This week’s chat is for anyone who has always wanted to know more about becoming a patient advocate via social media. Many think that it’s difficult to join or follow a tweet chat or that it’s hard to comment about topics that might be too personal. In some ways it CAN be difficult to share such personal stories with people you don’t know. However, you never know when something you share might help others. Also, no one forces you to share anything that you don’t want to share. Even if you’ve never participated in a tweet chat before, it doesn’t take a professional to follow one. If you’ve always wanted to join a chat on Twitter, but you were afraid or didn’t know how, this should be your first chat. You’ll learn some tips and you’ll probably discover that you aren’t alone in your journey. You also just might make a few friends! Read on for more about Thursday’s chat, 8/27, 7 p.m Central. Be sure to check out the links to some excellent articles about chats and other online communities.
by guest host Christina Lizaso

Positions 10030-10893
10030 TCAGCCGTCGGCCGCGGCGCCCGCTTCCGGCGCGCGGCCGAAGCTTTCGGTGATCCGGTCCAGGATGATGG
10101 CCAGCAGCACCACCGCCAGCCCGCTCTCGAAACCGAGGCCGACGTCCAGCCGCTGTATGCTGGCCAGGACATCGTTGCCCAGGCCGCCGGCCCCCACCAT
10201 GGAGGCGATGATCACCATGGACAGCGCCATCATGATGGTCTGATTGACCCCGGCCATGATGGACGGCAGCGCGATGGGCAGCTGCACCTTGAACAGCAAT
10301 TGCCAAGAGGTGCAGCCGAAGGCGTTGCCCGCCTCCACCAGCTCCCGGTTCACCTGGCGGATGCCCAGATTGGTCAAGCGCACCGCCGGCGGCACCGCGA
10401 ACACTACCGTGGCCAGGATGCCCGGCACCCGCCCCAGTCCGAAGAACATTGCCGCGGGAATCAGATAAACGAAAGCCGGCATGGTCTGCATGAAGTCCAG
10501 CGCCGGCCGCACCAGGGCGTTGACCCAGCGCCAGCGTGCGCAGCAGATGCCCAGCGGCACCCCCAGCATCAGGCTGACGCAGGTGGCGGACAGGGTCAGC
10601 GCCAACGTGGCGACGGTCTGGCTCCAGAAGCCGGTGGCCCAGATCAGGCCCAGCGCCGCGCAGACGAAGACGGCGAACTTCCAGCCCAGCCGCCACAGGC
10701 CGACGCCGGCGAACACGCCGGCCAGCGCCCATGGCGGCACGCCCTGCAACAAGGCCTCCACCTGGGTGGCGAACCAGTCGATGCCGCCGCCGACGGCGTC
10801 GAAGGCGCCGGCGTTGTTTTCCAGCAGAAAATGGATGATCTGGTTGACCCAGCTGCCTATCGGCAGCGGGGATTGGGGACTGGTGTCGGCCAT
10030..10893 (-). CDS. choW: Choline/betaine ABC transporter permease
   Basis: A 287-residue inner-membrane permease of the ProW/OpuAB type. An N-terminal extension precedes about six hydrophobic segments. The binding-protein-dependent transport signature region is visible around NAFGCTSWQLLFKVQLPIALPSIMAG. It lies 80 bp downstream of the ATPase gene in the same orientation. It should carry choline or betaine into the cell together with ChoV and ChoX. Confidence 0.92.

The internet has obviously changed a lot of things. One of the most exciting and impactful changes for me has been how it enables patients to find each other and form disease communities. It began with discussion boards; now there are an amazing number of options to suit various interests, styles and comfort levels. The rise of online patient communities has been especially important for those with rare disease and diseases which carry stigma.
What is really exciting is to see patient communities go beyond internally supporting one another and reach out to make a bigger impact — with their data, in cross-disease advocacy and information sharing, and in working directly with doctors, healthcare workers, researchers, pharma and health IT professionals.
I’m definitely an admirer of the #LCSM community, which was formed and launched just prior to Dee Sparacio (@womenofteal) and I forming…
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